Ghosts still stalk the 27th floor of the SABC
‘No real people management’ Polokwane ‘polarised the board’
THE ghosts of the past still stalk the corridors of the 27th floor of the SABC building in Auckland Park.
That much is crystal clear when speaking to a former executive who lasted a decade at the public broadcaster, surviving numerous boardroom revolutions.
Robin Nicholson, a former chief financial officer at the SABC, has a vivid recollection of where all the Auckland Park skeletons are buried.
This week, following the dissolution of the board and resignations – including those of board chairman Ben Ngubane and his deputy Thami ka Plaatjie – Nicholson recalled what may have started it all.
“I think we should walk away from the lack of credibility of SABC news on certain issues which we saw during that time of Snuki Zikalala. This was the undertone of what Ben’s (Ngubane) board was trying to do,” he said.
“The appointment of Phil Molefe didn’t go through the whole board; it was basically Ben, Solly ( Mokwetle) and Phumelele (Nzimande) deciding that Phil will be head of news and presenting the board with a fait accompli. That started the first rebellion against Ben’s leadership.”
And that rebellion, Nicholson said, just kept on coming, with the board not trusting Ngubane “because he had deliberately tried to gerrymander a process that was critically important for restoring the editorial credibility of the SABC”.
Ngubane and Ka Plaatjie resigned, after weeks of renewed tension over the decision to remove SABC’s acting chief operating officer Hlaudi Motsoeneng from his position.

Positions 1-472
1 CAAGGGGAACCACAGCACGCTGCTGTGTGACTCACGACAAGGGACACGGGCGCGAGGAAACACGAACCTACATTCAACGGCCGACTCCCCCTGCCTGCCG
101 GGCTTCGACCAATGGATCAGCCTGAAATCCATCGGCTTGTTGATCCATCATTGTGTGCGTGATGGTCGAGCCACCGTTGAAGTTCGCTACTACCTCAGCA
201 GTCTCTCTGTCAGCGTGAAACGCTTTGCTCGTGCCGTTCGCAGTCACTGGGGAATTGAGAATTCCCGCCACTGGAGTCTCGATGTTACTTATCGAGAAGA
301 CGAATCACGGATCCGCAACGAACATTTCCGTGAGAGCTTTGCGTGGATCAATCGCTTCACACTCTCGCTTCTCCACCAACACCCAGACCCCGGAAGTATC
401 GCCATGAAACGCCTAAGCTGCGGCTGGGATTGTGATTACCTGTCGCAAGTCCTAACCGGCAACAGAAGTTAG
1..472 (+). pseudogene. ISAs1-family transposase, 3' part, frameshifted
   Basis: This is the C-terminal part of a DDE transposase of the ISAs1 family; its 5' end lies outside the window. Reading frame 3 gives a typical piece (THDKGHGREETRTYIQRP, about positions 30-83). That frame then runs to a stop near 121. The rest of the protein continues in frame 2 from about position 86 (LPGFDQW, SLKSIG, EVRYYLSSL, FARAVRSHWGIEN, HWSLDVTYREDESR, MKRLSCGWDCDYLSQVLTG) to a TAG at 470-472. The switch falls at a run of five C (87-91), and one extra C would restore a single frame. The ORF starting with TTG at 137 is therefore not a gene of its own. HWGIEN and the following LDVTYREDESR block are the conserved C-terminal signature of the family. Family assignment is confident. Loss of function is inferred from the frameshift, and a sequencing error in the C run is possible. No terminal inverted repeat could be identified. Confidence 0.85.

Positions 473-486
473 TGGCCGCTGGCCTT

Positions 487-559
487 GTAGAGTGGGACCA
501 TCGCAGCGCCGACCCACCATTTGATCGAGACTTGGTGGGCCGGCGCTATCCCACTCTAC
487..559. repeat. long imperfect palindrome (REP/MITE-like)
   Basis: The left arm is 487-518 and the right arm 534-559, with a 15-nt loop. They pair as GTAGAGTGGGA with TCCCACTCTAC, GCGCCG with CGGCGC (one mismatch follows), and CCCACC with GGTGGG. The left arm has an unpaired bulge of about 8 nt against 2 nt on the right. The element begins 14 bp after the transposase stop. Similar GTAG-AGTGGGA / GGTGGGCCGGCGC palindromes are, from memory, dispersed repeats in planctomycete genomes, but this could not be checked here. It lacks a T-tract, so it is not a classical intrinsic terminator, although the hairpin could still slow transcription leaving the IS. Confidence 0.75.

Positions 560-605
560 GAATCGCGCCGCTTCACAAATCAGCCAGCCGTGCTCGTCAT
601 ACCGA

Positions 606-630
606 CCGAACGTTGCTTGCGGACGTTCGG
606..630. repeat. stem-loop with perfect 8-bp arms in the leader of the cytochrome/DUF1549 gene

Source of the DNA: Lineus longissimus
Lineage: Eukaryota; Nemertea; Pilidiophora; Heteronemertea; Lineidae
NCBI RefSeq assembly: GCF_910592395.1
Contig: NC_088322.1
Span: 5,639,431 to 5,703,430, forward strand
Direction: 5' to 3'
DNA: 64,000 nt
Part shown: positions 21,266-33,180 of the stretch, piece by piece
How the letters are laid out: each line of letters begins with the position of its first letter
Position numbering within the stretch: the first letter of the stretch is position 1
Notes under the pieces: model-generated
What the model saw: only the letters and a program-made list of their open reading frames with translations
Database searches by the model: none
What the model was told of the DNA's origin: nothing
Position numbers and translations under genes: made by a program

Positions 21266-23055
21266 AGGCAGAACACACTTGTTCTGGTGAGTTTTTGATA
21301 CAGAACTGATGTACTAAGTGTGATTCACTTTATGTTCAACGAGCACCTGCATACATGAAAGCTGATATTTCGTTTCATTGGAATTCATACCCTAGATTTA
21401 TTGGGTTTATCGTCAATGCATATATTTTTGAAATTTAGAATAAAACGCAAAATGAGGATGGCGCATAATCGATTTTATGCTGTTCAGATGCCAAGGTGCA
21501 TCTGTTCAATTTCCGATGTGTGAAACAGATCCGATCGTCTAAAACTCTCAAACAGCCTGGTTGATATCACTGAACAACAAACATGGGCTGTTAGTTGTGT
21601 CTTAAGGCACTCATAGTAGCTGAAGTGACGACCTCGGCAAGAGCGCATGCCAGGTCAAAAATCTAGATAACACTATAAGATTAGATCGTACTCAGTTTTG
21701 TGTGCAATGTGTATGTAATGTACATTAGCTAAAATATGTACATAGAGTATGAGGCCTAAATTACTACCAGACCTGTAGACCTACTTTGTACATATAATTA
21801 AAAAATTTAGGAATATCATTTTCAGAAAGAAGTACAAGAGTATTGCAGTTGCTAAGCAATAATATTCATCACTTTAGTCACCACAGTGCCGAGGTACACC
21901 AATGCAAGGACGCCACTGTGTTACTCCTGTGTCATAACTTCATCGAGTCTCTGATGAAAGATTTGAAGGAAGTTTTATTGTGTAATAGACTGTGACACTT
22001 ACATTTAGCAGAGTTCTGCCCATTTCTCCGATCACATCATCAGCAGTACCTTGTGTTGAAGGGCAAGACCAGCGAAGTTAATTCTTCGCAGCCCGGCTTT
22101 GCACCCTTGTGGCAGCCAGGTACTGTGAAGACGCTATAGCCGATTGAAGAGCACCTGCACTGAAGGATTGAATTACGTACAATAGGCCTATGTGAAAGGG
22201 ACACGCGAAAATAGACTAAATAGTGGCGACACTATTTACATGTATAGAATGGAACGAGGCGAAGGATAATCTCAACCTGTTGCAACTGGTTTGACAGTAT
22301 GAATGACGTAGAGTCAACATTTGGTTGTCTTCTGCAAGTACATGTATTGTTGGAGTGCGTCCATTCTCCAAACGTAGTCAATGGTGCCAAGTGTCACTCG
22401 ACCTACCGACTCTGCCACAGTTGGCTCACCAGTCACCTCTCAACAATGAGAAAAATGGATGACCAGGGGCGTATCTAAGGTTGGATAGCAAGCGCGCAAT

In February the board said it had resolved to release Motsoeneng of his responsibility as acting COO with immediate effect, which set off new inside power squabbles.
Nicholson, who was dumped in similar fashion 18 months ago after nine years serving as its chief financial officer and almost a year as its acting chief executive, said he wasn’t celebrating what had happened to the board, but neither was he surprised.
And while he didn’t wish to gloat, he was happy to point out where things went wrong and offer his opinion.
During his time with the SABC Nicholson went through five board heads – Vincent Maphai, Eddie Funde, Khanyi Mkhonza, Irene Charnley and Ngubane – and four chief executives: Peter Matlhare, Dali Mpofu, Gab Mampone and Solly Mokwetle. None finished their contracts.
“If you can last three years as SABC CEO you have done something quite remarkable,” he said. “With all these kinds of endemic problems it is almost impossible for anyone to fix that in 18 months.”
Nicholson, who admitted he was still angry at how he learnt he’d lost his job, claimed however he wasn’t bitter.
He said some of the unending problems that constantly engulfed the public broadcaster were the result of some board members being given projects and programmes to run that didn’t match their skill set, and said it was shocking that there was no real performance management and management of people at the SABC.
“That’s why you’ve got to deal with these special investigating unit reports (into procurement problems) because the legacy is in the organisation. It needs to be dealt with because it creates an underlying ulcer,” he said.
The SABC was a contested space at a lot of levels, because “it shapes perceptions, attitudes and the way we view ourselves in our country”.
However, the ANC Polokwane conference in 2007 did a lot of damage.
“It really did polarise the newsroom and organisation,” he said. “I think the SABC was making great progress before they appointed Snuki (Zikalala).
Ngubane was given a monstrous task, but after the Zikalala debacle his decision to appoint Molefe was “poor judgement on his part”.
“He knew the Snuki issue in the newsroom, so surely you take time to ensure that appointment would be the one that binds your board together. And yet it was the issue that divided them,” he said.
Who they named head of news and chief executive were two of the most important decisions for the board, while the CFO job was “quite frankly, a technical job.
“COO is a pretty cool job, but actually it’s a functionary job and it doesn’t really exist.”